Precise measurement of the distance between Earth and the Moon has been provided by lasers, and some scientists are looking for possible laser signals from planets around distant stars, guessing that intelligent extraterrestrial beings would use them to signal to us. Maiman himself was particularly pleased with the medical applications of lasers, such as reattachment of detached retinas. He did not like, and played down, their use as weapons. This was a popular idea for a while after the tremendous potential power of the technology was recognized.
Infrared lasers (wavelength 30–1,000 µm) have found application in detecting explosives and in chemical-warfare agents. If the word 'erasers' were not already in use, perhaps infrared amplification by stimulated emission would be produced by 'irasers'. But the term laser actually refers to such systems with wavelengths up to 1 mm (above which the name maser takes over), and also to much shorter wavelengths: X-ray and γ-ray lasers are now with us, and their likely further development may prompt yet further scientific progress.
Stimulated emission of radiation, the critical process behind the laser, was first recognized by Albert Einstein as early as 1918. But it was only in 1951 that its use for practical amplification of electromagnetic waves was recognized, and in 1954 the first such device, the maser (for 'microwave amplification by stimulated emission'), operating at centimetre wavelengths, was constructed. Art Schawlow and I pointed out in 1958 how the same process could be made to work for light waves, which then set off a flurry of work in many places to actually build such a device.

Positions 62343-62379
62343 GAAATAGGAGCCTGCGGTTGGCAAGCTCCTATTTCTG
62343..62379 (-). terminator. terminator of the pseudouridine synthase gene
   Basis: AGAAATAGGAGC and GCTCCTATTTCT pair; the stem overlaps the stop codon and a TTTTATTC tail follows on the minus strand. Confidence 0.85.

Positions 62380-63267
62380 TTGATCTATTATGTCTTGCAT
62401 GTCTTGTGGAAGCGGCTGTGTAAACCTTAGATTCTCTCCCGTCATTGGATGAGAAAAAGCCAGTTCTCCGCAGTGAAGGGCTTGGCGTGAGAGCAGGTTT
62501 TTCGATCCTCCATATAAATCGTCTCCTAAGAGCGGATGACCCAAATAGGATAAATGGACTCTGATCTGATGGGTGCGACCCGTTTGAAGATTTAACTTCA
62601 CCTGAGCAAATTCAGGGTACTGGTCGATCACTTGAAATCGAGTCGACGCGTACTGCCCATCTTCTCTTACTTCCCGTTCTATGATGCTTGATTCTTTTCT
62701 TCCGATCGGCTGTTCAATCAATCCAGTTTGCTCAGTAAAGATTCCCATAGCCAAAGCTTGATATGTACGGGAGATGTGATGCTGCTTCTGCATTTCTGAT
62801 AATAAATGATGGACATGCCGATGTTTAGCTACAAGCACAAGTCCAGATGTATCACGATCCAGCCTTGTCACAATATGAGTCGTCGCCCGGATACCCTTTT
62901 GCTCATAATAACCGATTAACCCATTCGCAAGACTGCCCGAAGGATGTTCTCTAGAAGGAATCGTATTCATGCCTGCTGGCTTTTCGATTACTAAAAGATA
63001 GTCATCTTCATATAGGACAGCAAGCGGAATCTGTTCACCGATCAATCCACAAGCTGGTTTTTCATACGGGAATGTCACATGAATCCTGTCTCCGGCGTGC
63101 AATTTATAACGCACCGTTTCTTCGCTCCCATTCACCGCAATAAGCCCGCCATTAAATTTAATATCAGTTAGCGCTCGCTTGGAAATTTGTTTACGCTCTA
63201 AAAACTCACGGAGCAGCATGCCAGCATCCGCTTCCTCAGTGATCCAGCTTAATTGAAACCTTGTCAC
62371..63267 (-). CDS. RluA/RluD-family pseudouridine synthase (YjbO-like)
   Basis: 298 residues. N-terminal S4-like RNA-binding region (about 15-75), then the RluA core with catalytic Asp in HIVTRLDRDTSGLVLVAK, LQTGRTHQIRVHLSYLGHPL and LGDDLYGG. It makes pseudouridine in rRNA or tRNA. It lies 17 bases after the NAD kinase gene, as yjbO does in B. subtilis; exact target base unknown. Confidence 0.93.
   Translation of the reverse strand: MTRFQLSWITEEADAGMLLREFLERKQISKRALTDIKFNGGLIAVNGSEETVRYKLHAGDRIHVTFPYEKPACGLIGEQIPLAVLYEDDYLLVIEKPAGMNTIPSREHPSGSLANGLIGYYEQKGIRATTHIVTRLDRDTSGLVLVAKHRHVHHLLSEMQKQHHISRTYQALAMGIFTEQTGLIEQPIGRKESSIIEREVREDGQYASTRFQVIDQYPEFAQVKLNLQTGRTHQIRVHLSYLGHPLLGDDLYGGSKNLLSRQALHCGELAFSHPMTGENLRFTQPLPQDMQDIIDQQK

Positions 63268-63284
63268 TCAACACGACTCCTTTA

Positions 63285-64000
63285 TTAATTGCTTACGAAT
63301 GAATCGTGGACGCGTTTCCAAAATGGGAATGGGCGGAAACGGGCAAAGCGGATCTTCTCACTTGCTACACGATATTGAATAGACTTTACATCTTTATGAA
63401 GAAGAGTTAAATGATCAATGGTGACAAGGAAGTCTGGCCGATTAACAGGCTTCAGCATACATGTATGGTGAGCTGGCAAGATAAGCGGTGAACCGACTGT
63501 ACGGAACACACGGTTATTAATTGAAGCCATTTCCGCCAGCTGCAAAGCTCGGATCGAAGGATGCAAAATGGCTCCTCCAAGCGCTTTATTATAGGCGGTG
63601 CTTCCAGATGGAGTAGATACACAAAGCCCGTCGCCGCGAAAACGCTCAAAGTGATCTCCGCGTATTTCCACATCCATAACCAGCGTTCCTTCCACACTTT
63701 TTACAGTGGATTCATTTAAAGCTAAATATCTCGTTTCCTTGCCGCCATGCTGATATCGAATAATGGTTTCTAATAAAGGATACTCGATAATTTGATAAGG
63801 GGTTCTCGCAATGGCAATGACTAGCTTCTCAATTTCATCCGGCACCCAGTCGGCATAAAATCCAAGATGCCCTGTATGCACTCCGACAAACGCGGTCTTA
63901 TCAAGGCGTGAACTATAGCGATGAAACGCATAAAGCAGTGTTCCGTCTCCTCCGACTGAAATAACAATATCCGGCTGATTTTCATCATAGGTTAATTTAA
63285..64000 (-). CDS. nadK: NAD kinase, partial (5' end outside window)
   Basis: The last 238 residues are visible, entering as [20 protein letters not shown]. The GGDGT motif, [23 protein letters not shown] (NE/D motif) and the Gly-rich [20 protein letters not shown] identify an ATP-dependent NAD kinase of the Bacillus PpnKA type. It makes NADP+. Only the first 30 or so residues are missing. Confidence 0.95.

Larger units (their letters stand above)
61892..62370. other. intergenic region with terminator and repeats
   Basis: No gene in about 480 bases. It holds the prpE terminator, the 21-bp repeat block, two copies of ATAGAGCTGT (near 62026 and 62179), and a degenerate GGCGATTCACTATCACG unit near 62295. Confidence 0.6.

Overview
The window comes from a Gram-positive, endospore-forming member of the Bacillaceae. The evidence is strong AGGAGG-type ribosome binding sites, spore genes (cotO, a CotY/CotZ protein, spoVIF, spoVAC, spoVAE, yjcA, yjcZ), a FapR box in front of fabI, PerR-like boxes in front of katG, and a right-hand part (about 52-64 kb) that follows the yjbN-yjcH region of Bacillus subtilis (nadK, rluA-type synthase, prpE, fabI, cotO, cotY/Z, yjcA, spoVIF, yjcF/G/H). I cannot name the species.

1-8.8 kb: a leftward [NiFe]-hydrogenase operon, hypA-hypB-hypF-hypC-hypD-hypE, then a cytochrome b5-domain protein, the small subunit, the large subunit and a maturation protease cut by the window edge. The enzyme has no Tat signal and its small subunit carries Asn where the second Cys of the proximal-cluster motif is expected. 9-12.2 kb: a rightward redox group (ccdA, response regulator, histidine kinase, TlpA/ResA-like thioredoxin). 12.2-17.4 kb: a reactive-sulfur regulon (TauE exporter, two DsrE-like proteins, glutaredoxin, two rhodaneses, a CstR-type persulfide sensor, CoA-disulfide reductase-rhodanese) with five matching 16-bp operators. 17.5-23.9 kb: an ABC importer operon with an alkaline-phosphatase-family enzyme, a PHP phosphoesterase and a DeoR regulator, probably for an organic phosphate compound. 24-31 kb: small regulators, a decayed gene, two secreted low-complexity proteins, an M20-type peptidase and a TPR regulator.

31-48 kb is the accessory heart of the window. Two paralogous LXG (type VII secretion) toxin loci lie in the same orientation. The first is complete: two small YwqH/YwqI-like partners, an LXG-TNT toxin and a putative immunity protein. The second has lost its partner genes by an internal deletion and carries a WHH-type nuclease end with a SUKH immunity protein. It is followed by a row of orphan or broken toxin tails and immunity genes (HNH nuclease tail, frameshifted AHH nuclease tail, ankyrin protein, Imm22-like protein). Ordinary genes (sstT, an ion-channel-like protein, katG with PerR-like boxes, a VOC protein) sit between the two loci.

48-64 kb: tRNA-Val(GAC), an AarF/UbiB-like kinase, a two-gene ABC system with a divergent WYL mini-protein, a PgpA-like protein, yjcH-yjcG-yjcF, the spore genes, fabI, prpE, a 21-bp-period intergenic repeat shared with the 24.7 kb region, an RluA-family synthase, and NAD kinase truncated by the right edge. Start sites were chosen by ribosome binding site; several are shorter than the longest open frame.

All the earliest types of laser were invented in industry by recently hired young physicists who came from university work in radio or microwave spectroscopy. This appropriately brought together engineering and spectroscopy. Maiman's background was just such a case: at Stanford he had been a student of Willis Lamb, a Nobel laureate for his research on the spectrum of hydrogen. The next type of laser, similar to Maiman's but using a different type of crystal, was made by Peter Sorokin and Mirek Stevenson at IBM in Yorktown Heights, New York. The next was a continuously operating laser produced by an electrical discharge, created by Ali Javan, William Bennett and Don Herriott at the Bell Telephone Labs in Murray Hill, New Jersey.
After his invention, Maiman did early research in nonlinear optics, a field made possible by intense laser beams. He also formed several companies devoted to laser development and applications, including, in 1962, the Korad Corporation. His own account of his discovery was published in his book The Laser Odyssey, which was published in 2000.
Theodore Maiman's contribution, the first operating laser on Earth (they have now been found to occur naturally in astronomical objects) was truly historic, and has been widely recognized. He was chosen to be a member of the National Inventors Hall of Fame and of the US National Academies, and received many awards, including the Wolf Prize in Physics, the Oliver Buckley Prize and the Japan Prize.